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Composing Fibonacci's rabbits

How can we use matrix multiplication and Mobius transformations in a concrete example? Here we apply these ideas to investigate a classical problem that goes back to the medieval mathematician Fibonacci (1170- 1250), also known as Leonardo of Pisa. He was interested in how rabbits might reproduce.

In this step we learn about

  • the Fibonacci sequence

  • how to use matrix multiplication to predict future rabbit populations.

Growth of rabbits

pic of Wild Rabbits at Edinburgh Zoo Wild Rabbits at Edinburgh Zoo By Worm That Turned (Own work) CC BY-SA 3.0, via Wikimedia Commons

Fibonacci introduced an idealized model of how rabbits reproduce, and then used it to generate the sequence

\[\Large 1, 1, 2, 3, 5, 8, 13, 21, 34, 55, 89, 144, 233, 377,....\]

The pattern is that the first two numbers in the sequence are both \(\normalsize 1\), and then any subsequent term is the sum of the two previous. This sequence has many remarkable properties, and also an intimate connection with the Golden ratio.

Fibonacci only computed the sequence up to the 14th term 377. But suppose we wanted to compute the 16th term in the sequence without knowing beforehand Fibonacci’s calculation. Or the 100th term? Could we find these in a more elegant fashion than working out all the terms in the sequence, one by one?

Curiously, we can answer this question by considering the Mobius transformation

\[\Large f(x)=y=\frac{1}{x+1}\]

and its associated matrix

\[\Large F= \begin{pmatrix} 0 & 1\\ 1 & 1 \end{pmatrix}.\]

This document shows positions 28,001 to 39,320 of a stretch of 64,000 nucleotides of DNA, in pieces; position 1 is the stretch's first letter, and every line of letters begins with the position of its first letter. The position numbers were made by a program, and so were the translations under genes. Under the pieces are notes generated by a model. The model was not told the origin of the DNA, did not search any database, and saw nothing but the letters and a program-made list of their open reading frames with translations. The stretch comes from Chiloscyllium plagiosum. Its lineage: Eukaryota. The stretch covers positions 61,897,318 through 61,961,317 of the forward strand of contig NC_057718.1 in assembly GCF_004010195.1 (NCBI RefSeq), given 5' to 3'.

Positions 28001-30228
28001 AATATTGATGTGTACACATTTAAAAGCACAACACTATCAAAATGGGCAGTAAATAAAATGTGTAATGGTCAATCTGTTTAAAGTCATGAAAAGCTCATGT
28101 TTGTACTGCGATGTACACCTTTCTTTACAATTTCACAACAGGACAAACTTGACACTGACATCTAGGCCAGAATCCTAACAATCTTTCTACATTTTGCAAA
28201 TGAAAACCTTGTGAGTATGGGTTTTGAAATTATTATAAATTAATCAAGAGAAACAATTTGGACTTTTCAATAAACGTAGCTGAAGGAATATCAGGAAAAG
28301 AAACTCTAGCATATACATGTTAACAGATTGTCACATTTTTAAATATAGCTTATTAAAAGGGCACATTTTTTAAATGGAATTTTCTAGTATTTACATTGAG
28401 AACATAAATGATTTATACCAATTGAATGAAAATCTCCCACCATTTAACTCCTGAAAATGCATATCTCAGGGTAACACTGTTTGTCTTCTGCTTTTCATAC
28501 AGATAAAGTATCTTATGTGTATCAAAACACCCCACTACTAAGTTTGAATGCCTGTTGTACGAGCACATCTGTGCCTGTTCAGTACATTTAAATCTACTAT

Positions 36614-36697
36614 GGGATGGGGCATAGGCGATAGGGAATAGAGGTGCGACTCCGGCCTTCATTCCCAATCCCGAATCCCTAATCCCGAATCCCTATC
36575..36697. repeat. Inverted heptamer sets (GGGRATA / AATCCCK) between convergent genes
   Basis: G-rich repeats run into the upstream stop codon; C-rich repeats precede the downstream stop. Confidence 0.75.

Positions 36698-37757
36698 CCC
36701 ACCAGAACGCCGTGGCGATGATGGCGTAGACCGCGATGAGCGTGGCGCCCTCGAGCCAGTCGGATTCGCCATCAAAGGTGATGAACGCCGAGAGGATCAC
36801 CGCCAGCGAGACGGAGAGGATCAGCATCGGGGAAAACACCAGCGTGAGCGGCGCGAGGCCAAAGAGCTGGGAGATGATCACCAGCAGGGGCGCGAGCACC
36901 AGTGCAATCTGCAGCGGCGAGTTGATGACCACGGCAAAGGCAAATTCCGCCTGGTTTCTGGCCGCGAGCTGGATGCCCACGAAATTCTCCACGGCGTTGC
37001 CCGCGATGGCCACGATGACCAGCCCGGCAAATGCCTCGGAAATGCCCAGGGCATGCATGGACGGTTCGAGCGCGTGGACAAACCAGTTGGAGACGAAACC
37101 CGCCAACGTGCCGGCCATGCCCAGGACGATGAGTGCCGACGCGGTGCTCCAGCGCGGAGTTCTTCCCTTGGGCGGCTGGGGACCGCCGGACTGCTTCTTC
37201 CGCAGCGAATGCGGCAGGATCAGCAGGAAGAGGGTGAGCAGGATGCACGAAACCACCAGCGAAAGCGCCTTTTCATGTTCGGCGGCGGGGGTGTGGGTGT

Please get a feeling for why these are involved by working out some compositions.

Q1 (E): What do you get when you compose \(\normalsize f\) with itself, in other words \(\normalsize f \circ f\)?

Q2 (M): How about \(\normalsize f \circ (f \circ f)\)?

Q3 (M): How about \(\normalsize (f \circ f) \circ (f \circ f))\)?

Composing Mobius transformations or multiplying matrices

Please make sure you have done the three previous Questions, and/or looked at the answers. We start to suspect that the numerator and denominators of these various compositions just keep on involving higher and higher terms in the Fibonacci sequence. In fact any composition will involve exactly three consecutive terms.

Q4 (C): Can you give an argument for why this happens?

But we know that composing Mobius transformations is the same as multiplying matrices! So we can find the 16th power of \(\normalsize F\) as follows. Time to practice our matrix multiplication! Observe that

\[\Large F^2= \begin{pmatrix} 0 & 1\\ 1 & 1 \end{pmatrix}\begin{pmatrix} 0 & 1\\ 1 & 1 \end{pmatrix}= \begin{pmatrix} 1 & 1\\ 1 & 2 \end{pmatrix}\] \[\Large F^4=(F^2)(F^2) = \begin{pmatrix} 1 & 1\\ 1 & 2 \end{pmatrix}\begin{pmatrix} 1 & 1\\ 1 & 2 \end{pmatrix}= \begin{pmatrix} 2 & 3\\ 3 & 5 \end{pmatrix}\] \[\Large F^8=(F^4)(F^4) = \begin{pmatrix} 2 & 3\\ 3 & 5 \end{pmatrix}\begin{pmatrix} 2 & 3\\ 3 & 5 \end{pmatrix}= \begin{pmatrix} 13 & 21\\ 21 & 34 \end{pmatrix}\] \[\Large F^{16}=(F^8)(F^8) = \begin{pmatrix} 13 & 21\\ 21 & 34 \end{pmatrix}\begin{pmatrix} 13 & 21\\ 21 & 34 \end{pmatrix}= \begin{pmatrix} 610 & 987\\ 987 & 1597 \end{pmatrix}.\]

We see only Fibonacci numbers appearing in these matrix products. So for example the 4th Fibonacci number 3 is the top right hand corner of \(\normalsize F^{4}\). Similarly the 16th Fibonacci number 987 appears in the top right corner of \(\normalsize F^{16}\).

Q5 (M): Use this method to find the 32nd Fibonacci number.

Q6 (C): Use this method, and a bit of lateral thinking, to find the 100th Fibonacci number!


A1. A bit of algebra shows that

\[\Large f \circ f = \frac{x+1}{x+2}.\]

A2. A bit more algebra shows that

\[\Large f \circ (f\circ f)=\frac{x+2}{2x+3}.\]

A3. Yet more algebra shows that

\[\Large (f \circ f) \circ (f \circ f)=\frac{2x+3}{3x+5}.\]

A4. See discussion.

A5. The 32nd Fibonacci number is 2178309.

A6. The 100th Fibonacci number is… heh, why not ask Wolfram Alpha??

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This article is from the free online course:

Maths for Humans: Linear, Quadratic & Inverse Relations

UNSW Sydney